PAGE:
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Managing material shrinkage


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Posted · Managing material shrinkage

Does anyone know what actions one can take to reduce shrinkage?

PLA vs ABS vs Nylons – any significant differences

Bed temp. higher or lower?

Extruder temp. higher or lower?


Fans higher or lower?

Layer depth higher or lower?


Print speed higher or lower?


Infill % higher or lower?


I am guessing that keeping the chamber temp. as close to ambient temp. as possible will help?


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    Posted · Managing material shrinkage

    Difficult to do anything against shrinkage since it is a material property that more or less behaves linear with temperature.

    One thing you can do however, is to make sure that whatever you print cools uniformly. Hence heated build platform & heated build volume.

    For that I use a greenhouse to make sure the part I print stays uniformly at a higher temperature until it is completed.


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    Posted · Managing material shrinkage

    Shrinkage should be simple but in practice it's complicated. Please specify which of the 5 or so common issues you care about:

    1) part is wrong size dimensions

    2) corners lift or part won't stay on bed

    3) overhangs lift and get hit by nozzle

    4) bridging strings rip/tear/break

    5) topfill rips/tears/breaks

    6) other?

    I looked up the density versus temperature curve for ABS and PLA and they aren't perfectly linear but close enough. I was surprised. I expected a different result below the glass temp than above it. Also they both had almost IDENTICAL graphs! Yet ABS seems so much worse! Well - it isn't. It just has a different glass temperature.

    What? you ask?

    2) corners lifting, or part coming off glass issue:

    This is the most important issue because if your part comes off the bed it's always a complete failure. Some people can tolerate the other issues.

    PLA has a very low glass temp - you print around 220C, glass temp around 60C, room temp around 20C. So it is basically a liquid above 80C or at least very soft (like clay). The upper printed layers cool and pull hard on the lower layers lifting the corners. But this effect doesn't start until the upper layers are below 60C or so. Above 60C the material simply thins out a bit and since it is a liquid it just flows around and doesn't pull very hard at all on the lower solid layers. So the cooling/shringing/lifting-corners effect only happens from 60C to 20C. That's only a delta of 40C.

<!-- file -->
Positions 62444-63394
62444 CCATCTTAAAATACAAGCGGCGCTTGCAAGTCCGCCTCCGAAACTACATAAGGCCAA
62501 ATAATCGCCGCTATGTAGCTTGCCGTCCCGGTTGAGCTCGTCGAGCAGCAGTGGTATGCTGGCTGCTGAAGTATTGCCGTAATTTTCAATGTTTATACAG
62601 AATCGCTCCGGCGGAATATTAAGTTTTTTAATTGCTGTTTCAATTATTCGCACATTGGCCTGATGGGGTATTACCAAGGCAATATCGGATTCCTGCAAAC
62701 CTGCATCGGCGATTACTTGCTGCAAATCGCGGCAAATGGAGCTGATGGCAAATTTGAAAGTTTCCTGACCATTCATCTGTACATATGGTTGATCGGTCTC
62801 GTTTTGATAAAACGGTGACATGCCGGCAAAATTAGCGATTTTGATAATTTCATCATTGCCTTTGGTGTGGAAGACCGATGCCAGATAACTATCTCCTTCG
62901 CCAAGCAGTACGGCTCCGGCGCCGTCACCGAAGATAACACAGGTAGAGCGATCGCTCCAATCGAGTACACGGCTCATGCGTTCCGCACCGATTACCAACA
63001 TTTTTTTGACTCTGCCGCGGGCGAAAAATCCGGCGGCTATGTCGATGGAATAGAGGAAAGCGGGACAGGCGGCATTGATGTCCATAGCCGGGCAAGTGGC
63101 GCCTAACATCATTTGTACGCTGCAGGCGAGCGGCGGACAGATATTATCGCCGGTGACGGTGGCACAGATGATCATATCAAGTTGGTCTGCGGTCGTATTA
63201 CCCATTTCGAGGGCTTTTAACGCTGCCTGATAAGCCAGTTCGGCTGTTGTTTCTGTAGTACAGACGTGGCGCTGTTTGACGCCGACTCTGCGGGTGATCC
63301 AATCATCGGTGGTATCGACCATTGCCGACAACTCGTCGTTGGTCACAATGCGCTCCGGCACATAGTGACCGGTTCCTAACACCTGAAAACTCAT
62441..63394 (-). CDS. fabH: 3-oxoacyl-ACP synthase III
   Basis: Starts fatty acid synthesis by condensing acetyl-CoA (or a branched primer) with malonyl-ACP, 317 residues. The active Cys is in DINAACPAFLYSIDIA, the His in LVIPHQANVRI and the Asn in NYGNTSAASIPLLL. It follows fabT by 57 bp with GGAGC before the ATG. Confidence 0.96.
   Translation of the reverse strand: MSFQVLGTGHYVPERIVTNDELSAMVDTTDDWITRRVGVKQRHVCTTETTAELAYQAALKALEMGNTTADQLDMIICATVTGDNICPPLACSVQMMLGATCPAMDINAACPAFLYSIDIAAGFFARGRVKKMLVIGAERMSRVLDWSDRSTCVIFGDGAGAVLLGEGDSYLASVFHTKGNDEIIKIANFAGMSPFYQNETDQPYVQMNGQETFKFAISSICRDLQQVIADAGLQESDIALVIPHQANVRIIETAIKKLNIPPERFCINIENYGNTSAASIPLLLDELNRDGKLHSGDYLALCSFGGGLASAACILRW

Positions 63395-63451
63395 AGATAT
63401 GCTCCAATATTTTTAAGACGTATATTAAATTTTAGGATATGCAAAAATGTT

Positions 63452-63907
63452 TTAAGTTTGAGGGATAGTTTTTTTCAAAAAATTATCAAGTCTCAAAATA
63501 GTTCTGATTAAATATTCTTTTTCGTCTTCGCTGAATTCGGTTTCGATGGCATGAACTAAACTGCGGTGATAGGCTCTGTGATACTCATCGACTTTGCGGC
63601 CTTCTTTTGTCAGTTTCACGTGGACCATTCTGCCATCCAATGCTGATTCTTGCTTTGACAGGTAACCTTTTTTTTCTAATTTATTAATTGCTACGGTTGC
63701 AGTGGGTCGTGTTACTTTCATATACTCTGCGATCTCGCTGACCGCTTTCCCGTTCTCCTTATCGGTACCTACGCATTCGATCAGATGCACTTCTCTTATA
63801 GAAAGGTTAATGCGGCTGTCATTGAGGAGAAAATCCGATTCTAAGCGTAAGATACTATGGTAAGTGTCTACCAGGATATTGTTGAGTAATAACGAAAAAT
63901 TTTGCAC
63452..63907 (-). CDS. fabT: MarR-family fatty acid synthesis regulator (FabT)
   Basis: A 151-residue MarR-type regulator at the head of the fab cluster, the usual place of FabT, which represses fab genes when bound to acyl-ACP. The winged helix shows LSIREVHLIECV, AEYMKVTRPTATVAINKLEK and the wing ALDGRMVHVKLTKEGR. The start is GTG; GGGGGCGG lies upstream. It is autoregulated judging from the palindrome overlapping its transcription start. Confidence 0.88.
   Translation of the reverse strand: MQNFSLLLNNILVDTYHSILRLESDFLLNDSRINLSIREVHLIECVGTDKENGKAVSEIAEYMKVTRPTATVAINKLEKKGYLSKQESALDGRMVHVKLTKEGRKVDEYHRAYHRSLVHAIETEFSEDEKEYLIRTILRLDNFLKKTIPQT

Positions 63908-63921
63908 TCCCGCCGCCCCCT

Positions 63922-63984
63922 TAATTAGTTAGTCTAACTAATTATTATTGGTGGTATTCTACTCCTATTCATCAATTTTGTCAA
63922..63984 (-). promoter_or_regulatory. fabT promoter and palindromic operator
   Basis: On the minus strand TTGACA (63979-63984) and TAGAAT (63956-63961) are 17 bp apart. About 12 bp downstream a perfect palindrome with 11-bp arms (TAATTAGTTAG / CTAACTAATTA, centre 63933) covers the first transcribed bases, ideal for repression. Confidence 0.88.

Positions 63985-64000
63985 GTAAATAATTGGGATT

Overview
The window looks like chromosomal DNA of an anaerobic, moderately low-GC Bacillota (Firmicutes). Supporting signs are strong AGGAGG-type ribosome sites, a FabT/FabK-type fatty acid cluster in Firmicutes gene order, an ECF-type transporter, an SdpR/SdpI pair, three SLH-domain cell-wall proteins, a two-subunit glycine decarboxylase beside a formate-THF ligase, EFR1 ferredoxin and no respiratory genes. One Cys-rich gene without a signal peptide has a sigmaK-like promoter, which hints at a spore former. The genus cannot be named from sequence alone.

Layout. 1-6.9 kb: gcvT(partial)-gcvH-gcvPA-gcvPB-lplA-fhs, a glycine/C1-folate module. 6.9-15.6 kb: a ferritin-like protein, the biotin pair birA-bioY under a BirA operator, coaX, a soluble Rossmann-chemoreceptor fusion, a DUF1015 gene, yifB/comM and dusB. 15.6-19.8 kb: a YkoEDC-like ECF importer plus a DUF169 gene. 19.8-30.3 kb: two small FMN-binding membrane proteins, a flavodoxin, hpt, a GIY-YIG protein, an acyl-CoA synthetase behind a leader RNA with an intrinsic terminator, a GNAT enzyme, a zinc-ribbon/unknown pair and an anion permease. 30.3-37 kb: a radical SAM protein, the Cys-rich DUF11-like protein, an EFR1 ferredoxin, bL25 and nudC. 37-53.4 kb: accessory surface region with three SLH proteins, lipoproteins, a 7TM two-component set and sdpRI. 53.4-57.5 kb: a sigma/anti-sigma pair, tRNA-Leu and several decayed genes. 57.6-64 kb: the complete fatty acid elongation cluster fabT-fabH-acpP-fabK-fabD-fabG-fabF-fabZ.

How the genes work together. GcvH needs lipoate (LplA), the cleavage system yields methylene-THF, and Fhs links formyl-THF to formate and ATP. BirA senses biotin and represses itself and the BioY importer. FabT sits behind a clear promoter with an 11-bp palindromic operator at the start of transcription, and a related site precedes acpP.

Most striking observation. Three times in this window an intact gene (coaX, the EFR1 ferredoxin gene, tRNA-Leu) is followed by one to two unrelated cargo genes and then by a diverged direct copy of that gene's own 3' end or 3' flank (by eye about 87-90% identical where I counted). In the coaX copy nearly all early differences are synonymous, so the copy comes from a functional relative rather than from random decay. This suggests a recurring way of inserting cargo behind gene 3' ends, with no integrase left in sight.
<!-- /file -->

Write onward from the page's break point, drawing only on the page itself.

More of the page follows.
ABS glass temp is closer to 100C. So this happens from 100C to 20C or 80C! Much more of a problem for issue #2 above! Very roughly twice is bad. One fix is a heated chamber (if chamber is at 60C now you have 100C to 40C or only 50C delta - about the same as PLA). But people have learned to instead use hairspray on glass with heated bed which STICKS LIKE HELL and brim and this keeps the corners from lifting by just having it stick so well. So it doesn't adress shrinkage - it addresses getting it to stick so hard you can pick up that little UM robot and swing the entire printer around the room without it coming off.

    THIS IS JUST ONE ISSUE PARTLY EXPLAINED. There are many other issues. Also I've printed nylons but I'm not certain what their characteristics are. They definitely have shrinking issues also. They have higher glass temps but seem to shrink less than ABS. Not sure though.

    Here's another issue: PLA I would expect to be worse than ABS when it comes to other issues: when printing a vertical circular hole, the PLA cools so fast (faster than ABS because ABS is usually printed with no fan and because the layer below is warmer maybe) that it's like putting down a tight rubber band that pulls that circle inward and makes the hole too small. ABS turns to solid so fast that I suspect it doesn't have this problem.